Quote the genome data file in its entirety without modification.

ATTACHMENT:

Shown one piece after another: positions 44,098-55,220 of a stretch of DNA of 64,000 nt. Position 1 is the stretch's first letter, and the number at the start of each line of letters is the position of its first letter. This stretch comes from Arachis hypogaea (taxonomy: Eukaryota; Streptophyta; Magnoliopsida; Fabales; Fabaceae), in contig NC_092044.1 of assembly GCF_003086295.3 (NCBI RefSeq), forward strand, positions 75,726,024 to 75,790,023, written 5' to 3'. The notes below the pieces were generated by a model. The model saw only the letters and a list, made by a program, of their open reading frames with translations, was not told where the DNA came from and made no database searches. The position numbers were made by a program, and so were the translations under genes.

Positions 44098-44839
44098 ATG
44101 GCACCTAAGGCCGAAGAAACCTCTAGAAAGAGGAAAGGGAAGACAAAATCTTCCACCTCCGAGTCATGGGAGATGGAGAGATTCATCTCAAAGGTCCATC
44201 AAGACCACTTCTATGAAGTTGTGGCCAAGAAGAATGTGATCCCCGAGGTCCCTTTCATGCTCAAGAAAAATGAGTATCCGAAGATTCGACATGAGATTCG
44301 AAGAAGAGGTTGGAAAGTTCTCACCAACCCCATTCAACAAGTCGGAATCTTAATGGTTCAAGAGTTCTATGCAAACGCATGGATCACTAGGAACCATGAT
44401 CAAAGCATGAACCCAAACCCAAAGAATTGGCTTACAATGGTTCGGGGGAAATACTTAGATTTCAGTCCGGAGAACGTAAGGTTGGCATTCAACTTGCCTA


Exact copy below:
Shown one piece after another: positions 44,098-55,220 of a stretch of DNA of 64,000 nt. Position 1 is the stretch's first letter, and the number at the start of each line of letters is the position of its first letter. This stretch comes from Arachis hypogaea (taxonomy: Eukaryota; Streptophyta; Magnoliopsida; Fabales; Fabaceae), in contig NC_092044.1 of assembly GCF_003086295.3 (NCBI RefSeq), forward strand, positions 75,726,024 to 75,790,023, written 5' to 3'. The notes below the pieces were generated by a model. The model saw only the letters and a list, made by a program, of their open reading frames with translations, was not told where the DNA came from and made no database searches. The position numbers were made by a program, and so were the translations under genes.

Positions 44098-44839
44098 ATG
44101 GCACCTAAGGCCGAAGAAACCTCTAGAAAGAGGAAAGGGAAGACAAAATCTTCCACCTCCGAGTCATGGGAGATGGAGAGATTCATCTCAAAGGTCCATC
44201 AAGACCACTTCTATGAAGTTGTGGCCAAGAAGAATGTGATCCCCGAGGTCCCTTTCATGCTCAAGAAAAATGAGTATCCGAAGATTCGACATGAGATTCG
44301 AAGAAGAGGTTGGAAAGTTCTCACCAACCCCATTCAACAAGTCGGAATCTTAATGGTTCAAGAGTTCTATGCAAACGCATGGATCACTAGGAACCATGAT
44401 CAAAGCATGAACCCAAACCCAAAGAATTGGCTTACAATGGTTCGGGGGAAATACTTAGATTTCAGTCCGGAGAACGTAAGGTTGGCATTCAACTTGCCTA